The Wall Street Journal

reported that

Vodafone AirTouch

(VOD) - Get Report

is considering a $100 million hostile bid for Germany's

Mannesmann

. The London

FTSE

was up 77.1, or 1.2%, to 6524.1, while Frankfurt's

Xetra Dax

was 19.45 higher to 5761.87.

The Paris

CAC

was continuing its astonishing push into record territory, lately up 61.53, or 1.2%, to 5113.36. The CAC has closed at a record high for each of the last eight sessions.

Asian markets were split overnight. In Hong Kong, the

Hang Seng

was also feeling the telecommunications push. Gains in constituents

China Telecom

,

Cable & Wireless HKT

and

Hutchison Whampoa

(which also has telecom exposure) helped the benchmark index add 130.17, or 0.9%, to 14,105.71.

But the real action was in Tokyo, where the government unveiled its economic stimulus package early in the morning. The spending package -- Japan's ninth major economic stimulus package in the past decade -- totals 18 trillion yen, or $171 billion. About 6.5 trillion yen of that is what's known as real water spending, considered to have a direct and immediate impact on the economy.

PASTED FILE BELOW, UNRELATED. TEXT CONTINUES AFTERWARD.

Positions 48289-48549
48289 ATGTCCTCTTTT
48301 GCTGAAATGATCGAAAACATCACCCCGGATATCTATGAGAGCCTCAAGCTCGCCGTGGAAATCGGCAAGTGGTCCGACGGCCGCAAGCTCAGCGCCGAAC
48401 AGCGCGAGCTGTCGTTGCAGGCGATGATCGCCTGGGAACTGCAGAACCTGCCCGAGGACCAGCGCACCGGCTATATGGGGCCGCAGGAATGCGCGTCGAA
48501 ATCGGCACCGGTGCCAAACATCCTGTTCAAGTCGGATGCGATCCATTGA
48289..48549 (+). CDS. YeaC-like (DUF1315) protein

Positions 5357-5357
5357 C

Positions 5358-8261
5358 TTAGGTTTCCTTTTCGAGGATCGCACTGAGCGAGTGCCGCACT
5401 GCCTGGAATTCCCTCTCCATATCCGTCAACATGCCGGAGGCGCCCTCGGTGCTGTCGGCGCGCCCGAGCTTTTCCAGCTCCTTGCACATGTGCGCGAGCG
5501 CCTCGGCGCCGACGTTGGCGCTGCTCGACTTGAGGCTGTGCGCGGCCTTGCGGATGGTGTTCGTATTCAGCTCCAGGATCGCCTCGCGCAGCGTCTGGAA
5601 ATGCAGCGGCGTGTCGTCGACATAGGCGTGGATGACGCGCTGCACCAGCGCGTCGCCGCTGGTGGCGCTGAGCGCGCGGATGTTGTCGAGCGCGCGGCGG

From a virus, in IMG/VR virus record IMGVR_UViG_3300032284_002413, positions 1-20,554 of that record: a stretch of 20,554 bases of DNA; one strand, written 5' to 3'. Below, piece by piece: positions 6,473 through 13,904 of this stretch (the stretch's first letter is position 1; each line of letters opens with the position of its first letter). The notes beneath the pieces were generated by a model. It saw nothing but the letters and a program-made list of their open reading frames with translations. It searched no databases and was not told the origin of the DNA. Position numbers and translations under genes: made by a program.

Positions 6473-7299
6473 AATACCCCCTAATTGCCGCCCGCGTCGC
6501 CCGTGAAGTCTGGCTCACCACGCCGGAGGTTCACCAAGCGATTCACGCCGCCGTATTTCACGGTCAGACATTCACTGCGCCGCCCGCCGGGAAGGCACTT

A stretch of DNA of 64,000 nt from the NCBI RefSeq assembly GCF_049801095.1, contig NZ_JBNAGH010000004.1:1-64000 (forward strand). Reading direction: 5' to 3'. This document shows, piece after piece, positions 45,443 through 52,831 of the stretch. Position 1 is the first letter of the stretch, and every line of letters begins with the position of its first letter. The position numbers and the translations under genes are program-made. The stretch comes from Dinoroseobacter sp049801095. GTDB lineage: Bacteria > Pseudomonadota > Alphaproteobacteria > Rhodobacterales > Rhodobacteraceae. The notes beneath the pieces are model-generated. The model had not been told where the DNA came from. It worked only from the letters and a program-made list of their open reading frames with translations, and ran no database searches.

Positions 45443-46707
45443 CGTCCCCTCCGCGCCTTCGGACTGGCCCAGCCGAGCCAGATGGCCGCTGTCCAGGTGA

Equity and forex markets didn't care much. After yesterday's 275-point

Nikkei

rally, investors weren't able to sustain their enthusiasm for the package, which officials and the media had already made clear would well exceed the expected 15 trillion yen. The Nikkei fell back below the key 18,500 level, losing 240.59, or 1.3%, to 18,327.28.

The yen weakened against the dollar immediately, having already priced in the spending plan's effect. The dollar moved from 104.49 yen to above the 105-yen level, where it ranged throughout Tokyo trading. The greenback was lately quoted at 104.85 yen.

The stimulus package will likely boost Japan's economy in the first half of fiscal 2000, starting in April, and the

Economic Planning Agency

has even upped its GDP growth forecast for fiscal 1999 to 0.6% from 0.5%. But economists warn that the "growth-at-all-costs" scheme the politicians keep repeating will hurt Japan's credit standing in the long run. With Japan's debt burden nearing 130% of gross domestic product, one of the largest ratios among developed nations, critics are wondering how much more the government can afford to spend.

Thursday's Wake-Up Watchlist

By

Eileen Kinsella

Staff Reporter

Mergers, acquisitions and joint ventures

Solutia

(SOI) - Get Report

said it would buy

Morgan Grenfell's

stake of

Vianova Resins

for $640 million.